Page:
THE first works on the multi-billion dollar Inland rail project near Toowoomba have started with a $23 million contract awarded for geotechnical testing.

Brisbane-based firm Golder Associates has been awarded the contract to conduct the testing through the Toowoomba, Teviot and Liverpool ranges.

The deepest borehole will reach up to 280m and will gather rock and earth samples that will prepare businesses to bid for tenders on the Gowrie to Kagaru section of the Inland Rail project.

The geotechnical investigations is the first stage of the ambitious and long-awaited project and is expected to deliver confidence to businesses about the viability of the project going ahead.

Deputy Prime Minister Michael McCormack lauded the start of the testing, and said the contract would "help to generate the best possible design solution for this critically important but ground-breaking segment" of the project.

"The Inland rail is a nation-building project which will still be operating and delivering economic and community benefits a century from now, which is why we are working purposefully to ensure we optimise the design and construction," he said.

"An estimate $10 per tonne freight saving, with faster and more efficient movement of farm produce from paddock to cities, is just one of the many exciting benefits of the Inland Rail which this government is delivering."


Groom MP Dr John McVeigh, ARTC Inland Rail Programme CEO Richard Wankmuller, and Deputy Prime Minister Michael McCormack.
Groom MP Dr John McVeigh, ARTC Inland Rail Programme CEO Richard Wankmuller, and Deputy Prime Minister Michael McCormack. Matthew Newton

Finance and Public Service Minister Mathias Cormann said the geotechnical work was vital to ensuring the viability of the project, particularly the ability for double-stacked trains being able to travel through the ranges.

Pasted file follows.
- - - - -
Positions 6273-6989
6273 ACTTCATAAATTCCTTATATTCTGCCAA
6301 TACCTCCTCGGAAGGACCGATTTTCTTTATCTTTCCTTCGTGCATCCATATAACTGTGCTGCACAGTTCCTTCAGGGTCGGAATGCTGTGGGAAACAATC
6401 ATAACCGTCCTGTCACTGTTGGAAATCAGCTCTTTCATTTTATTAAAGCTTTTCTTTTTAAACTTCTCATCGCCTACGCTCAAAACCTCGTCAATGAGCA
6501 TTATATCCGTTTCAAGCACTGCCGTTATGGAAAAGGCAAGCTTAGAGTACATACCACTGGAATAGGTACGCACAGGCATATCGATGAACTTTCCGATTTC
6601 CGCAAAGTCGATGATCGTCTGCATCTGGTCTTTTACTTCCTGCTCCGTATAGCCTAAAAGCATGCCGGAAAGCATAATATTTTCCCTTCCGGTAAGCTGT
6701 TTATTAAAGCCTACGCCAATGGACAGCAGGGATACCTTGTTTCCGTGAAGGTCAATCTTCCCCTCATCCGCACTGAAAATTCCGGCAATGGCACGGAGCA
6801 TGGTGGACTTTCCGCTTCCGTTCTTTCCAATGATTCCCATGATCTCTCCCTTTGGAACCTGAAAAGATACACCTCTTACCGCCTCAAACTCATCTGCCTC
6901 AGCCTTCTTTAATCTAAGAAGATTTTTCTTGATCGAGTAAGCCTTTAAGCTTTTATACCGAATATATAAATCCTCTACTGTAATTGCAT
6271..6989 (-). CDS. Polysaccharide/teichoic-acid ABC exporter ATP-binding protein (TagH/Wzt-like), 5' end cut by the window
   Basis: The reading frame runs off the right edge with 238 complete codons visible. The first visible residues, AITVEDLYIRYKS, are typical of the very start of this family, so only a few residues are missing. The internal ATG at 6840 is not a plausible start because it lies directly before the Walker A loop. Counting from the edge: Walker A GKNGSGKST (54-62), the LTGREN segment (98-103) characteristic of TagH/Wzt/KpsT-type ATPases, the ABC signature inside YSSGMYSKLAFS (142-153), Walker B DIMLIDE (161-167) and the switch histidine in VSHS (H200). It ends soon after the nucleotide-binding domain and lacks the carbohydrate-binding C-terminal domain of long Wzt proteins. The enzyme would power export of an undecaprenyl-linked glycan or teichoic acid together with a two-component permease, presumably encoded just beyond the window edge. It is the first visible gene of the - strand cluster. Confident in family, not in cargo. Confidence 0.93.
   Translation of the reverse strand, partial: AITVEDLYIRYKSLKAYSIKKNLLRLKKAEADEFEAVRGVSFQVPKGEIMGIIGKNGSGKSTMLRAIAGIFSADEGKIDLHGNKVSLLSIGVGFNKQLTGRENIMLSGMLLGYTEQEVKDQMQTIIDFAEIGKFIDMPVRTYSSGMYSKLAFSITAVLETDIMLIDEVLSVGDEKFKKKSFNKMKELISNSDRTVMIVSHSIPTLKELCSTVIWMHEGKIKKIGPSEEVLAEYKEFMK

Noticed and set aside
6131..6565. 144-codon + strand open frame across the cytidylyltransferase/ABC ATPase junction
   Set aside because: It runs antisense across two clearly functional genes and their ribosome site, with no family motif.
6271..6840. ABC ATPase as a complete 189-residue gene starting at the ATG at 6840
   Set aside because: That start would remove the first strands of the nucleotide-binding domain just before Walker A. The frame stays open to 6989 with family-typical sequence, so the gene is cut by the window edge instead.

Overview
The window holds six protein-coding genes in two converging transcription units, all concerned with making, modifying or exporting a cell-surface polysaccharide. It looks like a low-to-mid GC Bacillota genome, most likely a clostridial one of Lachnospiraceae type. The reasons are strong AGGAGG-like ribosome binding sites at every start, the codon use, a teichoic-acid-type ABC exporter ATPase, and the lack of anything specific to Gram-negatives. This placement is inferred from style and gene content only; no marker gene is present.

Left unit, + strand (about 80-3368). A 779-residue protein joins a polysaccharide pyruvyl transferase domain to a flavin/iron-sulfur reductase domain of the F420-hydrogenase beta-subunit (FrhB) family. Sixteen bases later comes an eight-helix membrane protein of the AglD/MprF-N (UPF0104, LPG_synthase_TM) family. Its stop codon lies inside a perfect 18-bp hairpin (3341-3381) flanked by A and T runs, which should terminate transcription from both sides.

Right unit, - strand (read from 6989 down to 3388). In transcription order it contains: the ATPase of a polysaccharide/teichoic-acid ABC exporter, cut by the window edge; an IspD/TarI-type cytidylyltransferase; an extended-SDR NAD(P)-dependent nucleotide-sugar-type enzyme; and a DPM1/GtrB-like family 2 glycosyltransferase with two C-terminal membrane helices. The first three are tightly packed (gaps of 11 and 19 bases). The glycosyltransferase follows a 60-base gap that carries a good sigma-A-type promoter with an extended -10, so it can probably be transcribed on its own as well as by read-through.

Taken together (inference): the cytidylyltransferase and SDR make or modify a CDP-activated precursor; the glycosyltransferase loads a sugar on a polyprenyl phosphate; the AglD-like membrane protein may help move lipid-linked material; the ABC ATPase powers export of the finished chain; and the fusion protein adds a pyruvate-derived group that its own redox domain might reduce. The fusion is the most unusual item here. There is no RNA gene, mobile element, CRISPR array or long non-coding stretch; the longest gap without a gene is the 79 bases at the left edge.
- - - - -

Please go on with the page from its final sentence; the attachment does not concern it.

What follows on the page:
"This geotechnical work will provide the vitally important technical information needed to build the 6.4km tunnel under the Great Dividing Range which will be an engineering feat driven by government and industry collaboration," Senator Cormann said.

"Inland Rail will create over 7000 direct and indirect jobs here in Queensland and contribute $7 billion to the Gross State Product so it's critical we get it right and that's something this government knows is important to the local community."

Groom MP John McVeigh said the flow-on benefits of the long-awaited project would be substantial for the region.

"It will ease pressure on our roads and highways, making them safer and less congested removing an estimated 200,000 truck movements from roads each year," Dr McVeigh said.

"I'm looking forward to the Queensland Government finalising the bilateral agreement so we can get on with the job of building this vital infrastructure and Queenslanders can experience the Inland rail's benefits."